Pittsfield protesters rally in support of art
August 12, 2017 07:04 PM
PITTSFIELD, Mass. – They held signs and chanted as cars went by honking their horns in solidarity with the protesters in front of the Berkshire Museum on South Street on Saturday.
"Art is absolutely essential for any community," protester Joann Harnden said.
That's the message the protesters are trying to convey as the museum gets ready to sell some of its valuable works of art.
"What they're doing is crazy," said protester Susan Lockwood. "They need to show some humility and they need to recognize they made a mistake."
The 22-member board of trustees last month approved the sale from its permanent collection, primarily paintings by well-known artists like Albert Bierstadt and Norman Rockwell.
"Norman Rockwell donated these two paintings that are part of the group of 40," Harnden said. "He donated them himself. He's a huge part of the local history of this area."
Elizabeth McGraw, the president of the Berkshire Museum's board of trustees, says the museum doesn't really have a choice. She says they debated for two years before coming to the agonizing conclusion.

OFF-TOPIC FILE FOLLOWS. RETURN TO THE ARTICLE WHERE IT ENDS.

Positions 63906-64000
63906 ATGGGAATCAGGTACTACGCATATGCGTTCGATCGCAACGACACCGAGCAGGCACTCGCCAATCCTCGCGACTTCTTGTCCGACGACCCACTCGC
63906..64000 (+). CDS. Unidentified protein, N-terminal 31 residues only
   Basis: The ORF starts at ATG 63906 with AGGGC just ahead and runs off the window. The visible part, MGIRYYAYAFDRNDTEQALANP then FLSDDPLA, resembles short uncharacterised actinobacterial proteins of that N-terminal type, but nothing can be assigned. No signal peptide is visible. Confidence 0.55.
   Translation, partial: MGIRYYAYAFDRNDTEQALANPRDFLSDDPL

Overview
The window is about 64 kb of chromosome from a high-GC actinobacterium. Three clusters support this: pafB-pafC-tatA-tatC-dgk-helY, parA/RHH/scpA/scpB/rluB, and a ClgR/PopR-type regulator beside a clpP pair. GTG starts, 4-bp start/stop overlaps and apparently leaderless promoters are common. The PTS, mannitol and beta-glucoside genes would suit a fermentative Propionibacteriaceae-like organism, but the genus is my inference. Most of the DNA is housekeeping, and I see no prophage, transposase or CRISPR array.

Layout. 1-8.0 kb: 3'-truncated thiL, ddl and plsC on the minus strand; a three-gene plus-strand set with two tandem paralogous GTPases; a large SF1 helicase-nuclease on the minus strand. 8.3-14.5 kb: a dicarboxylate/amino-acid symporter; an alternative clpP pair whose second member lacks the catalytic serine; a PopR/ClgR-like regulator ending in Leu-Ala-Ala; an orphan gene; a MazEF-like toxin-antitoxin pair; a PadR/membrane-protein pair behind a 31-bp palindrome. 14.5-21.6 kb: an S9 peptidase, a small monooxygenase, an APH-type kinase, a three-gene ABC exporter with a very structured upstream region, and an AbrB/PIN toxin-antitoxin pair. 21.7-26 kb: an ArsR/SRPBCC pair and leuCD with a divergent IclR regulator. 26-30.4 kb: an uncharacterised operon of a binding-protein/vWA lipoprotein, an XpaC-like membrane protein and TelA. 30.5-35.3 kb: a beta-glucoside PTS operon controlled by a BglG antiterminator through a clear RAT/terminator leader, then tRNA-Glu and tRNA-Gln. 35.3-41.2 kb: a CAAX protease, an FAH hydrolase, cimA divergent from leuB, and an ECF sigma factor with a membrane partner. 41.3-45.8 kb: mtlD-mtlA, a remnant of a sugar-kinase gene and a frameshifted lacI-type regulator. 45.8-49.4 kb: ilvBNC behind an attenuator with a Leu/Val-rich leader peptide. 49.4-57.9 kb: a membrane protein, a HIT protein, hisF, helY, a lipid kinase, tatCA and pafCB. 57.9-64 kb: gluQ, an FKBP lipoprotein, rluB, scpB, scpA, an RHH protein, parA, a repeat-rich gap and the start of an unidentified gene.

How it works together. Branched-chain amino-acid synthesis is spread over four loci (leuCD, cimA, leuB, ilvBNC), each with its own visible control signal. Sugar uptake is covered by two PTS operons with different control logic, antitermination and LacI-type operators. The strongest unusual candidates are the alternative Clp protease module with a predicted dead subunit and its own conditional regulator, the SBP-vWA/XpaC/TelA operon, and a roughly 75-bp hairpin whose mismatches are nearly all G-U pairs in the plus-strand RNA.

"I don't think you can ever ask any board member of a museum if they have to choose between keeping the institution open and selling parts of their collection," McGraw said. "It's a very difficult decision."
McGraw says they need to keep the place open for the community and it's not sustainable to be in debt for over a million dollars every year.
Proceeds from the auctions will help fund new projects, some renovations, and open up display options. It will also create an endowment to help make the museum more sustainable for the future.
"No donors have come out of the heavens like they think they will," McGraw said. "We were being very transparent and telling them what was going on."
Updated: August 12, 2017 07:04 PM
Created: August 12, 2017 05:37 PM
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